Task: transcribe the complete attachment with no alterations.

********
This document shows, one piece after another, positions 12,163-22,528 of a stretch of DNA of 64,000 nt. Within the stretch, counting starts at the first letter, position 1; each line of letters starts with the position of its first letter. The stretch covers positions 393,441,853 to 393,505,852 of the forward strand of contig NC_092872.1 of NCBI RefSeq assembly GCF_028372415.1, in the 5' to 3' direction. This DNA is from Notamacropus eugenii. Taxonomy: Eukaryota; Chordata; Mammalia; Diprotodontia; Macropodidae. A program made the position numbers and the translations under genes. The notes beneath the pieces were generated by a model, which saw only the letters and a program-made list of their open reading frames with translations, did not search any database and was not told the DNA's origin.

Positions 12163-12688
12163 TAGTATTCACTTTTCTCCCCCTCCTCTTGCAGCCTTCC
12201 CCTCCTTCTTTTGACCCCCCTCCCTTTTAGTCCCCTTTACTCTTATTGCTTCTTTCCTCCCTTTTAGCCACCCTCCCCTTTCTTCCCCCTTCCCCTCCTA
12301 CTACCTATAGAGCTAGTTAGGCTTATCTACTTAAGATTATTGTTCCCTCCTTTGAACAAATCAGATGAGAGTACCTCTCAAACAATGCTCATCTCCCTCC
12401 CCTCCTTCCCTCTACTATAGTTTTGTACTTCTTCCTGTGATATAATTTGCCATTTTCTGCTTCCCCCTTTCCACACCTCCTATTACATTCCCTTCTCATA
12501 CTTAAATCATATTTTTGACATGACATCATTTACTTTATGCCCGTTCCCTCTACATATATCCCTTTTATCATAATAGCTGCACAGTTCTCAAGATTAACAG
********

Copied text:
This document shows, one piece after another, positions 12,163-22,528 of a stretch of DNA of 64,000 nt. Within the stretch, counting starts at the first letter, position 1; each line of letters starts with the position of its first letter. The stretch covers positions 393,441,853 to 393,505,852 of the forward strand of contig NC_092872.1 of NCBI RefSeq assembly GCF_028372415.1, in the 5' to 3' direction. This DNA is from Notamacropus eugenii. Taxonomy: Eukaryota; Chordata; Mammalia; Diprotodontia; Macropodidae. A program made the position numbers and the translations under genes. The notes beneath the pieces were generated by a model, which saw only the letters and a program-made list of their open reading frames with translations, did not search any database and was not told the DNA's origin.

Positions 12163-12688
12163 TAGTATTCACTTTTCTCCCCCTCCTCTTGCAGCCTTCC
12201 CCTCCTTCTTTTGACCCCCCTCCCTTTTAGTCCCCTTTACTCTTATTGCTTCTTTCCTCCCTTTTAGCCACCCTCCCCTTTCTTCCCCCTTCCCCTCCTA
12301 CTACCTATAGAGCTAGTTAGGCTTATCTACTTAAGATTATTGTTCCCTCCTTTGAACAAATCAGATGAGAGTACCTCTCAAACAATGCTCATCTCCCTCC
12401 CCTCCTTCCCTCTACTATAGTTTTGTACTTCTTCCTGTGATATAATTTGCCATTTTCTGCTTCCCCCTTTCCACACCTCCTATTACATTCCCTTCTCATA
12501 CTTAAATCATATTTTTGACATGACATCATTTACTTTATGCCCGTTCCCTCTACATATATCCCTTTTATCATAATAGCTGCACAGTTCTCAAGATTAACAG